Baby loss certificates introduced in Englandon February 22, 2024 at 6:53 am

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Campaigners say they are “thrilled” that millions of families will finally have their losses recognised.

Woman lying on a sofa looking pensiveImage source, Getty Images

Bereaved parents who lose a baby before 24 weeks of pregnancy in England can now receive a certificate in recognition of their loss.

Ministers say they have listened to bereaved parents who have gone through the painful experience of miscarriage.

Campaigners said they were “thrilled” that millions of families would finally get the formal acknowledgement that their baby existed.

All parents who have experienced baby loss since September 2018 can apply.

They should visit the gov.uk website – applicants must be 16 years old, have been living in England at the time of the loss and be one of the baby’s parents or surrogate.

In Wales, there are plans to deliver a similar scheme. A memorial book where people can record their pre-24 week losses is already up and running in Scotland.

Babies who are born dead after 24 completed weeks of pregnancy are called stillbirths, and their deaths are officially registered. But this does not happen for babies who die before that stage.

Pregnancy loss or miscarriage before 24 weeks is the most common complication of pregnancy, experienced by an estimated one in five women in the UK.

‘This piece of paper proves our babies existed’

Cate Poolton

Image source, Cate Poolton

Cate Poolton, 41, from Warwickshire, lost two babies in early pregnancy. She now has two children but she says the official certificates, which are not legal documents, will be “an incredible thing”.

“It takes a long time to process and recover from losing a baby,” she said.

“Regardless of how long you’re pregnant for, it’s still a baby you’ve lost and this piece of paper proves it existed.”

She said the certificates would “get people talking about what they went through” and show employers the reason they are off work.

“The only thing we have are the memories,” she adds. “There’s nothing to say our babies were ever anything.”

A recent independent review looked at ways to improve NHS care and support for parents experiencing losses before 24 weeks of pregnancy – and it came up with 73 recommendations on how to make positive changes.

Every year there are thought to be a quarter of a million miscarriages and more than 11,000 hospital admissions for losses because of ectopic pregnancies.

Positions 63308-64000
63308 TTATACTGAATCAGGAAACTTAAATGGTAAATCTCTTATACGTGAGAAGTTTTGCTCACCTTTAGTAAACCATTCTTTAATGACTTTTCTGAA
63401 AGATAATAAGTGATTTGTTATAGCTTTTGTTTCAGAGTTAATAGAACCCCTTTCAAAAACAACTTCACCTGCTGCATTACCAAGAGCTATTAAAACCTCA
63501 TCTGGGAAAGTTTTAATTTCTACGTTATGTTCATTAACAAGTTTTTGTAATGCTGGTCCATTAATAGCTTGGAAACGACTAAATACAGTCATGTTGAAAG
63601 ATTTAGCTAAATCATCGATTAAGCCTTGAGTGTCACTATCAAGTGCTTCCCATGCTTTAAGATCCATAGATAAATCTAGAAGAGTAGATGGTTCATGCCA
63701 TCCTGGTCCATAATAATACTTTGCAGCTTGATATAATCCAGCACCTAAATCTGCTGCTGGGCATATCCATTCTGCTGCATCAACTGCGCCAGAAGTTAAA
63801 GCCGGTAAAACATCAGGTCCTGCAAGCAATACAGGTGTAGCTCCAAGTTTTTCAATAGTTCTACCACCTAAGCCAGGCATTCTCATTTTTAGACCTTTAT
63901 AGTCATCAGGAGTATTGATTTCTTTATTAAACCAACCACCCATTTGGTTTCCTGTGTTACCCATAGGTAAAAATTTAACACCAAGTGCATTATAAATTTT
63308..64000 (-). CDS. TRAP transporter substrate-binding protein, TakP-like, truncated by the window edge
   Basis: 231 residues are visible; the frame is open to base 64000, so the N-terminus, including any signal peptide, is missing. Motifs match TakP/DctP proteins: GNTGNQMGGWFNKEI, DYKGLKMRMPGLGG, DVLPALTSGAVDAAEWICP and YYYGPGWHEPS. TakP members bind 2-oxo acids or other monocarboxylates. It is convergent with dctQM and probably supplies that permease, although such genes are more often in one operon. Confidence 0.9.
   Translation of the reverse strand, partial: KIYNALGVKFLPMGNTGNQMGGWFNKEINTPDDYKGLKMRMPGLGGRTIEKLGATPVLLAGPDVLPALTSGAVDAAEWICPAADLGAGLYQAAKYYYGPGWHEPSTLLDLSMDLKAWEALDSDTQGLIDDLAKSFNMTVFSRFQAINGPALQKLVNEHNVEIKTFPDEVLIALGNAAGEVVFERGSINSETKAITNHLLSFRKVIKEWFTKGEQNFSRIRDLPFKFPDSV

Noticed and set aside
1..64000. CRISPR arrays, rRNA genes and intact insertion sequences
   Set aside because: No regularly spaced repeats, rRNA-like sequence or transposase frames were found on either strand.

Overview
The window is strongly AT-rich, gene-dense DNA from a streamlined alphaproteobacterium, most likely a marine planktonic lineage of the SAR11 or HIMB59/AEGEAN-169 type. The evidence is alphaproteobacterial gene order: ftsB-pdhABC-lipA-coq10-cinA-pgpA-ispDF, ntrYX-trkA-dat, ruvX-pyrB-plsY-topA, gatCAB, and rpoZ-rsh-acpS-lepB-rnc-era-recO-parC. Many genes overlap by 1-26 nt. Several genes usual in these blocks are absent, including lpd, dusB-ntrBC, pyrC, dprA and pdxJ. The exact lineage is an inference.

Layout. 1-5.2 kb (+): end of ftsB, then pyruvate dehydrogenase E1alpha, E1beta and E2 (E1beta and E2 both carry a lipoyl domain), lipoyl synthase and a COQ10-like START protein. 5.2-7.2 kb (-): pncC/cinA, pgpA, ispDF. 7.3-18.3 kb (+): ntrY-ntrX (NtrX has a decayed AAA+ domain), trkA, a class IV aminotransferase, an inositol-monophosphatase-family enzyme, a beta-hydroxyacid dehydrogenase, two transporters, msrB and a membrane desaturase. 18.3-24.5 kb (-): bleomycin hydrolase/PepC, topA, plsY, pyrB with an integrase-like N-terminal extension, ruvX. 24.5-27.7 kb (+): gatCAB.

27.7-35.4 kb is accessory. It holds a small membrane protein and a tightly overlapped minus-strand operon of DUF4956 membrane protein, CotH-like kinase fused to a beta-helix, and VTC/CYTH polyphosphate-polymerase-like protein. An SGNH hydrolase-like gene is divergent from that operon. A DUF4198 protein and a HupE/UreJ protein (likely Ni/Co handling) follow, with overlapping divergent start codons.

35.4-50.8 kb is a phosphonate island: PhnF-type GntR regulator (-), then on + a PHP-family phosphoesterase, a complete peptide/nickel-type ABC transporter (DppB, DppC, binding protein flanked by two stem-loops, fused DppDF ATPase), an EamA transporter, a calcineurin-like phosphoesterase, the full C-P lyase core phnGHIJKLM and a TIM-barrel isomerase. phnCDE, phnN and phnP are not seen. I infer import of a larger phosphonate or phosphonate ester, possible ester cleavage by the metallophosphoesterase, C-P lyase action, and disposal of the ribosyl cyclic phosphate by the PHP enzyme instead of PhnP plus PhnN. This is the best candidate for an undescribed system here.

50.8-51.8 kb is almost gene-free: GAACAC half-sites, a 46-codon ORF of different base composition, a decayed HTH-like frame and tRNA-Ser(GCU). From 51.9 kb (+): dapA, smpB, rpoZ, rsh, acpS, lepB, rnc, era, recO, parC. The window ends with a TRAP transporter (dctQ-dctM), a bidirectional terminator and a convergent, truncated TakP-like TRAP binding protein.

Statistics also show that in 2021, 3,300 women had to terminate a wanted pregnancy for medical reasons.

In response, the government decided that issuing certificates of baby loss on a voluntary basis should be a priority in England.

‘Deeply distressing’

Myleene Klass, musician and TV presenter, who lost four babies during pregnancies and campaigned for the reforms, said: “I wanted to use my voice for something really powerful, but it turns out we’ve just gone on to move a mountain.”

Describing the changes as one of her proudest achievements, she said women would no longer have to endure the “hell” she suffered.

Kate Brintworth, chief midwifery officer for England, said she was pleased that women “will now be able to access a baby loss certificate which recognises the impact and importance of early pregnancy loss to them and their families”.

By next month, bereavement services will be available in almost every NHS trust in England, seven days a week, she added.

The Miscarriage Association said it looked forward to the baby loss certificate scheme being extended to losses prior to September 2018 as soon as possible.

“For many, if not most people, even the earliest of losses can be deeply distressing, both emotionally and physically,” said Ruth Bender Atik, national director of the association.

“The new certification scheme will make a genuinely positive difference to many who have experienced pregnancy or baby loss, offering formal recognition of the tiniest of lives.”

The announcement has also been praised by Zoe Clark-Coates, who runs the pregnancy loss support charity The Mariposa Trust.

She thanked “the tens of thousands of bereaved parents who have asked for this, and supported our work to see these introduced”.

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